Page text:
Angular Component inputs and outputs (formerly properties and events)

Reading Time: 1 minuteAngular version 2.0.0-alpha.39 was just released. Angular 2 has been moving fast in the last few months and there’s one major API change that you really should know about:

Components now have inputs and outputs

Probably the biggest change to Angular in this version is that @Component attributes properties and events have been renamed to inputs and outputs respectively.

So for instance, if you had a component like this:

It now needs to be rewritten like this:

This change has been pretty controversial, but I think it makes a lot of sense.

In previous versions of our book, in the "How Angular Works" section describing "Properties and Events" we said:

There are two more major concepts we need to be aware of to use components: property bindings and event bindings.

Data flows in to your component via property bindings and flows out of your component through event bindings.

Think of the set of property bindings + event bindings as defining the public API of your component.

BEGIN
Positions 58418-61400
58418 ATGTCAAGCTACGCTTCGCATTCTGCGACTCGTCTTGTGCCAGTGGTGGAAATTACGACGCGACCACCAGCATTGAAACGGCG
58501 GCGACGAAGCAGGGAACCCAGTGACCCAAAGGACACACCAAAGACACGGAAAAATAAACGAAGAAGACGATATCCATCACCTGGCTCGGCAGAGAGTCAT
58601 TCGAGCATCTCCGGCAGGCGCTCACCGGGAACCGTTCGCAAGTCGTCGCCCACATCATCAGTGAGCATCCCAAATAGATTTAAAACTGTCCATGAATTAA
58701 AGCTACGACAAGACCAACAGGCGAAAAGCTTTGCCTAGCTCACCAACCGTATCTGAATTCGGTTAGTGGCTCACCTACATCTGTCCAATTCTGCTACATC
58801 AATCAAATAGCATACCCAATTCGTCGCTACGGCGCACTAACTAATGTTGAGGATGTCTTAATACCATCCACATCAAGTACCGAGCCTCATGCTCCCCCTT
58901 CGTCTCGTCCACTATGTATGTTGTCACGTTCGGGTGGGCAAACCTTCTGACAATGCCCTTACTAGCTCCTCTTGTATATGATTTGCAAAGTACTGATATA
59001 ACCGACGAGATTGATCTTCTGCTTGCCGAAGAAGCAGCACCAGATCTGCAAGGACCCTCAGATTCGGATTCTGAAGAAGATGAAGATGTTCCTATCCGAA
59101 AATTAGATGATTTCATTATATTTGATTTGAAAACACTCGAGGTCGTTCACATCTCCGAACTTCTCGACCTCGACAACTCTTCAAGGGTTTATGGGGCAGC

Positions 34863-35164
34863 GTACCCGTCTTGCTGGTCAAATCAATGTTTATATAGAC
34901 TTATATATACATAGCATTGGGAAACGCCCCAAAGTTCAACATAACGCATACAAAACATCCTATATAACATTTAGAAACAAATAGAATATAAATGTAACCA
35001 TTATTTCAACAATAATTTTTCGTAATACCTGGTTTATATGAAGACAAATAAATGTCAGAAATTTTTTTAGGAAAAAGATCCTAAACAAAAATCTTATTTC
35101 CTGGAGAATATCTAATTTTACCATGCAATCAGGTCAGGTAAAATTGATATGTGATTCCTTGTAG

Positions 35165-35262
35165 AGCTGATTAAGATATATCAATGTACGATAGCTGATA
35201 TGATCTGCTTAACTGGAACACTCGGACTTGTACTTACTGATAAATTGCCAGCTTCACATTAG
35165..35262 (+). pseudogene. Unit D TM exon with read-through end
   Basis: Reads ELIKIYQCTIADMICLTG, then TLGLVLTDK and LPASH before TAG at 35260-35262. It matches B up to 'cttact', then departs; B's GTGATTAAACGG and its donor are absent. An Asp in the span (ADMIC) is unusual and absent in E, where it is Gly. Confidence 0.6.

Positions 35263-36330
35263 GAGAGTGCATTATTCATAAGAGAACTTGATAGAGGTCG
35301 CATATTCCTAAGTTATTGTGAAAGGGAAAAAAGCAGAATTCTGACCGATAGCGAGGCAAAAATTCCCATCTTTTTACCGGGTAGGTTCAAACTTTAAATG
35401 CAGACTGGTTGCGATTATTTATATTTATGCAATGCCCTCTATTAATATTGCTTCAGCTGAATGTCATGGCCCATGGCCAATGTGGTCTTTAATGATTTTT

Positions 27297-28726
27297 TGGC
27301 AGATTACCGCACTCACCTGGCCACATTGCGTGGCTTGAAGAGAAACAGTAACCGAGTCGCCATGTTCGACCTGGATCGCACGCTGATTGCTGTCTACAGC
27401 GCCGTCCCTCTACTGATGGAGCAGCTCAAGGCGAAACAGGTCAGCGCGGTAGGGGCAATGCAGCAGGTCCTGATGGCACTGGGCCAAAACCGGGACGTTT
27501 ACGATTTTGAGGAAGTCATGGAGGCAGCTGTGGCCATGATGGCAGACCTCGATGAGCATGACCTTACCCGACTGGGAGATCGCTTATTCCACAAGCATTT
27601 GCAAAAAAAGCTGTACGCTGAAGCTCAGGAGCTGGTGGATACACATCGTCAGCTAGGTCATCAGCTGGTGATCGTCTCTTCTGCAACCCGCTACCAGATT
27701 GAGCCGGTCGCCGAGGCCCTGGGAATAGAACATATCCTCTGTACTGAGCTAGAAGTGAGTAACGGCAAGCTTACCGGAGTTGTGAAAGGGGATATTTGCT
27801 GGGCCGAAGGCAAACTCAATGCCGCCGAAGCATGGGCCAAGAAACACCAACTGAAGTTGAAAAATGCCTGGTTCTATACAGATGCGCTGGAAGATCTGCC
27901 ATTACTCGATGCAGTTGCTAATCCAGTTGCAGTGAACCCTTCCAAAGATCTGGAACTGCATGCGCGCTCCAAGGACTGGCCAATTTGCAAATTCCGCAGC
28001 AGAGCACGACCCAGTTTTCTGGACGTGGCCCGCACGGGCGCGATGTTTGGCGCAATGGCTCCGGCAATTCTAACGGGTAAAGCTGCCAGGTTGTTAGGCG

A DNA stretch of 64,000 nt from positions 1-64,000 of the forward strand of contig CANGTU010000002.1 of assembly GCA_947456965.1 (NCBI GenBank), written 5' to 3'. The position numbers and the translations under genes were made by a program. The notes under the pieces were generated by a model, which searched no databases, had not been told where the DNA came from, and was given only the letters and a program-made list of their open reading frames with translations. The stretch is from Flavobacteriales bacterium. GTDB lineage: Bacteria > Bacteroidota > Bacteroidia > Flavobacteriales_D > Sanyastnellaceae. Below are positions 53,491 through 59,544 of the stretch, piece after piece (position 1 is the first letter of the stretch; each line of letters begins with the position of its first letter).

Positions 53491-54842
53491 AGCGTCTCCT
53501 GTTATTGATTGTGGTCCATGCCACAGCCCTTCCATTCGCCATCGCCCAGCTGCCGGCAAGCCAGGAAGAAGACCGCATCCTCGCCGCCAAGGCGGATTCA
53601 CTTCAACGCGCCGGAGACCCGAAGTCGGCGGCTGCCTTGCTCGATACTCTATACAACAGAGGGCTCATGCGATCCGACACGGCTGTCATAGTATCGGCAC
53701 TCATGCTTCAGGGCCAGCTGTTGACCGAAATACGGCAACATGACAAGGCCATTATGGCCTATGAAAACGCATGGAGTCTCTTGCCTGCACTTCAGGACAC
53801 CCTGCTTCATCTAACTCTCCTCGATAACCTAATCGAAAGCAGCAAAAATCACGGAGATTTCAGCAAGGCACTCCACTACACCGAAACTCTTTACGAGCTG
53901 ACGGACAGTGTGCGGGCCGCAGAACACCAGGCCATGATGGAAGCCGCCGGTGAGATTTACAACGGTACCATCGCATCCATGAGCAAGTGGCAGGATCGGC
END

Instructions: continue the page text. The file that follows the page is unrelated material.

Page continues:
It’s great to see this change because whenever we would go to describe what these fields do, we describe them in terms of inputs and outputs.

That said, not everyone agrees and there is some lively discussion about this change on Github.

But as far as we’re concerned, this is a great change and I’m happy to see it in.

  • Diego Vieira

    blog title should be “Angular 2 Component inputs and outputs” I think?

  • juristr

    These are the same I guess as using @Input or @Output annotations with TypeScript, right?


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  • Eugene

    What’s the difference between @Input or @Output and Component inputs and outputs. What is prefer?

    • Rahul Shukla

      Component inputs and outputs is obsolete now , user the @input and @output